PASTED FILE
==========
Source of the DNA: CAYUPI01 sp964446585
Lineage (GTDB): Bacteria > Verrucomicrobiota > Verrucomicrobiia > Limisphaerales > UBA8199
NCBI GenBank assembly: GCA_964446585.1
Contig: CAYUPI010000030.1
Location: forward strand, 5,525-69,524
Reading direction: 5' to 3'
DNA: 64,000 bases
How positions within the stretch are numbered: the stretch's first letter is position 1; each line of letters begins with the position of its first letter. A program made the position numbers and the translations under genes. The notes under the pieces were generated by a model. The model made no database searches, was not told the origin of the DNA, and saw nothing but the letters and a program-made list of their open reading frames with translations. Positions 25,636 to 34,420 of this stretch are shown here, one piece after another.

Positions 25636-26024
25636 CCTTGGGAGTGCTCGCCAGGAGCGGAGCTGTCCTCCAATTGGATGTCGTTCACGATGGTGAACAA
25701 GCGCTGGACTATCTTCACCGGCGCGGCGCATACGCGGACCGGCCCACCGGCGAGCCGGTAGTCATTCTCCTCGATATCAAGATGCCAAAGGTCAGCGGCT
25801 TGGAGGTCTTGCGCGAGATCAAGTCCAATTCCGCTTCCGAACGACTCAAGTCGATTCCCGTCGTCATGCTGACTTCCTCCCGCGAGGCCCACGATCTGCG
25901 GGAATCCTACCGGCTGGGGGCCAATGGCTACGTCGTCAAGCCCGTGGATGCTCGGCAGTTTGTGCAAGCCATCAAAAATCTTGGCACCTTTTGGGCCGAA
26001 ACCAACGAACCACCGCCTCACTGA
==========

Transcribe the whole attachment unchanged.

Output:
Source of the DNA: CAYUPI01 sp964446585
Lineage (GTDB): Bacteria > Verrucomicrobiota > Verrucomicrobiia > Limisphaerales > UBA8199
NCBI GenBank assembly: GCA_964446585.1
Contig: CAYUPI010000030.1
Location: forward strand, 5,525-69,524
Reading direction: 5' to 3'
DNA: 64,000 bases
How positions within the stretch are numbered: the stretch's first letter is position 1; each line of letters begins with the position of its first letter. A program made the position numbers and the translations under genes. The notes under the pieces were generated by a model. The model made no database searches, was not told the origin of the DNA, and saw nothing but the letters and a program-made list of their open reading frames with translations. Positions 25,636 to 34,420 of this stretch are shown here, one piece after another.

Positions 25636-26024
25636 CCTTGGGAGTGCTCGCCAGGAGCGGAGCTGTCCTCCAATTGGATGTCGTTCACGATGGTGAACAA
25701 GCGCTGGACTATCTTCACCGGCGCGGCGCATACGCGGACCGGCCCACCGGCGAGCCGGTAGTCATTCTCCTCGATATCAAGATGCCAAAGGTCAGCGGCT
25801 TGGAGGTCTTGCGCGAGATCAAGTCCAATTCCGCTTCCGAACGACTCAAGTCGATTCCCGTCGTCATGCTGACTTCCTCCCGCGAGGCCCACGATCTGCG
25901 GGAATCCTACCGGCTGGGGGCCAATGGCTACGTCGTCAAGCCCGTGGATGCTCGGCAGTTTGTGCAAGCCATCAAAAATCTTGGCACCTTTTGGGCCGAA
26001 ACCAACGAACCACCGCCTCACTGA